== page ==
Concrete is so essential to the work of watershapers and so pervasive in all forms of construction that it’s a bit too easy to take it for granted. Using myself as an example, I’ll confess to having fairly thin knowledge of the material, its history and the myriad uses to which it is put to use – until, that is, I looked through Concrete: A Pictorial Celebration (published by the American Concrete Institute in 2004).
This wonderful, 260-page book offers a (mostly) visual tour of the fantastic and utterly essential applications of concrete that have indelibly marked the advance of modern society, worldwide. It’s organized into several sections, each one chock full great photos accompanied by informative, albeit brief, textual passages.
It’s not a technical discussion by any means; instead, it’s an almost dizzying tour of the seemingly infinite ways that this durable and flexible material has transformed our lives.
It begins with a section on the history of concrete, and the information was a surprise to me to learn that concrete’s use as a common building material is of much more recent vintage than I had thought. In fact, the book indicates that the first batch plant for concrete didn’t appear in the United States until 1891 – and that the first concrete street wasn’t built until 1909.
From that time forward, however, we witness an absolute explosion of concrete applications and technology – all covered in a series of additional sections.
As one might expect, there is an extensive section on our transportation infrastructure, including highways and roadway bridges. There is a section that deals with concrete’s use in residential architecture, featuring the soaring cantilevered decks of Frank Lloyd Wright’s Fallingwater, and another that covers applications in high-rise buildings and other substantial structures.
One of the most interesting sections has to do with concrete’s use in public-works projects, including images of aqueducts and dams and a particularly compelling look at the trailblazing construction of Hoover Dam. That Nevada landmark is particularly noteworthy when you consider the daring involved in undertaking so huge a project after just two short decades of experience in using the material for large-scale projects.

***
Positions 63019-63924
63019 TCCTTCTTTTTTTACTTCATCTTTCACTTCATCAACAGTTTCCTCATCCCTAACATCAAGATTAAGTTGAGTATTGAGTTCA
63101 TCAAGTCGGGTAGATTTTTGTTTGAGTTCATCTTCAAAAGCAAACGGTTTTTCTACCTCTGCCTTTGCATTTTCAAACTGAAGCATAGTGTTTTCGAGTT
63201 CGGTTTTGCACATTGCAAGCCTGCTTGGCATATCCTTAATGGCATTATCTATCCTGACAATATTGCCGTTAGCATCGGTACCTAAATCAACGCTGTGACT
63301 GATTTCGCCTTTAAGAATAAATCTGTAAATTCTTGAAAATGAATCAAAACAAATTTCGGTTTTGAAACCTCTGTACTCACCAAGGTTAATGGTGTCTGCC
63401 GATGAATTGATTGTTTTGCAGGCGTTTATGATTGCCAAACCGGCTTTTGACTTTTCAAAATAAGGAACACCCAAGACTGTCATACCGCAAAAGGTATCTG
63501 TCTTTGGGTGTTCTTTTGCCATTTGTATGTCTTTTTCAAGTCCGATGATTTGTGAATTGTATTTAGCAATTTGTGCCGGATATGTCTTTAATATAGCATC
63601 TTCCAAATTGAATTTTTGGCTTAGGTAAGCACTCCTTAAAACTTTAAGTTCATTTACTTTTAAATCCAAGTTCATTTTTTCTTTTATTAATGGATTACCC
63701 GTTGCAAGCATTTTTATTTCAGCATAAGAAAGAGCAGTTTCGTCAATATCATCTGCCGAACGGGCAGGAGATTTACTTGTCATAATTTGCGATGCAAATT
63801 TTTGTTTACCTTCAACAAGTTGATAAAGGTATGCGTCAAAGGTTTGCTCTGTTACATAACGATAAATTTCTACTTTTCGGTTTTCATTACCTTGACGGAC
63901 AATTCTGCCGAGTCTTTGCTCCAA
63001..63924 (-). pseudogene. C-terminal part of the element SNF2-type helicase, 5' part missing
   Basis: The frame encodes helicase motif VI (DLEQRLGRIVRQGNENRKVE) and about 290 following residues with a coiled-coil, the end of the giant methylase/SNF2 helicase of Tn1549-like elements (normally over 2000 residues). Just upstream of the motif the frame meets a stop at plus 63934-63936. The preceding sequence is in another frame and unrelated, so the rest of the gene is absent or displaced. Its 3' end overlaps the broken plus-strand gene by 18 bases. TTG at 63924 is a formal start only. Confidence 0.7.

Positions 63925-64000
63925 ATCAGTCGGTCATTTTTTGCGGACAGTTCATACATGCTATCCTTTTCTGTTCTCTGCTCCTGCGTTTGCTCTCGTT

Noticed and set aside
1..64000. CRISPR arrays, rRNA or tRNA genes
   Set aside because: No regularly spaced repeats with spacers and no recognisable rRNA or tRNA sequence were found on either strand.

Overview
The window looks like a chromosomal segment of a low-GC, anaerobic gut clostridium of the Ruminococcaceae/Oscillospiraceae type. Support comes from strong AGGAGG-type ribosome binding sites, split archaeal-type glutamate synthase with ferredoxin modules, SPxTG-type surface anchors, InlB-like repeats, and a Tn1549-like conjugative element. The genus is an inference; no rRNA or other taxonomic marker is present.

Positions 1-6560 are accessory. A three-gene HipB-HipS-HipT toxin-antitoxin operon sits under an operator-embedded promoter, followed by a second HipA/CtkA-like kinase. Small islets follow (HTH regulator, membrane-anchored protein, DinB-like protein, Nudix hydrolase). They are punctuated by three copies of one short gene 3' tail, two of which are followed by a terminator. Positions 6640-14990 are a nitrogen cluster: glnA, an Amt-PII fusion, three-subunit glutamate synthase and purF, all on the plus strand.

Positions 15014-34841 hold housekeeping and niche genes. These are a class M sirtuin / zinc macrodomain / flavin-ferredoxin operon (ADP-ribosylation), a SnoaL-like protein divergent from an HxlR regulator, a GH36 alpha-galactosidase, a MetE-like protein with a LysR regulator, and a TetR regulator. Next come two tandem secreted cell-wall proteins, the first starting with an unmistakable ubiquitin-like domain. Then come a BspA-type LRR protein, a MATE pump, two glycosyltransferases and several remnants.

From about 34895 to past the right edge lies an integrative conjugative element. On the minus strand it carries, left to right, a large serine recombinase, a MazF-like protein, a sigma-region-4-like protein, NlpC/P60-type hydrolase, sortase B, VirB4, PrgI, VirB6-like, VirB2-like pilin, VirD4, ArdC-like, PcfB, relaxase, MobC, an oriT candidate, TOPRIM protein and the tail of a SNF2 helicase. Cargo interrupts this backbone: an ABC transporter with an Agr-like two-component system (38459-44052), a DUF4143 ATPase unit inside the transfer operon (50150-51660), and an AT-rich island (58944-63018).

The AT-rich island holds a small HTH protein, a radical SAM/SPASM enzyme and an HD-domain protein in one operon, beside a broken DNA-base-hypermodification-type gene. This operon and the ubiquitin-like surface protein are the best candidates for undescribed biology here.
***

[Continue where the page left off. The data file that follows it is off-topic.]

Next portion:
Equally fascinating is the section that deals with concrete in conjunction with water. There’s no mention of swimming pools here. Instead, we see seawalls and foundations for bridges sunk directly into the floors of oceans, lakes and rivers. There is also a section that looks at the bold use of concrete in the cantilevered structures that comprise sports stadiums and other large public venues.
Some of the most surprising entries in the book have to do with the use of concrete in the arts and in cultural or religious contexts. There are wonderful images of public monuments made of concrete as well as huge churches, synagogues and temples. And there are some impressive works of art, including the statue of Christ overlooking Rio de Janeiro’s harbor.
Although this publication doesn’t offer a shred of how-to information or a single insight into the intricacies of concrete science, it does offer a powerful testimonial to the creative flexibility that concrete affords all of us who use it. Through these striking images, we discover the true, expressive nature of a material that is a vital, integral part of our work as watershapers and truly has been the foremost design/construction material of the modern age.
Ultimately, the book challenges us, with every page and image, to think about ever more creative ways to use a material that has, as much as any other, transformed our lives in barely a century.
Mike Farley is a landscape designer with more than 20 years of experience and is currently a designer/project manager for Claffey Pools in Southlake, Texas. A graduate of Genesis 3’s Level I Design School, he holds a degree in landscape architecture from Texas Tech University and has worked as a watershaper in both California and Texas.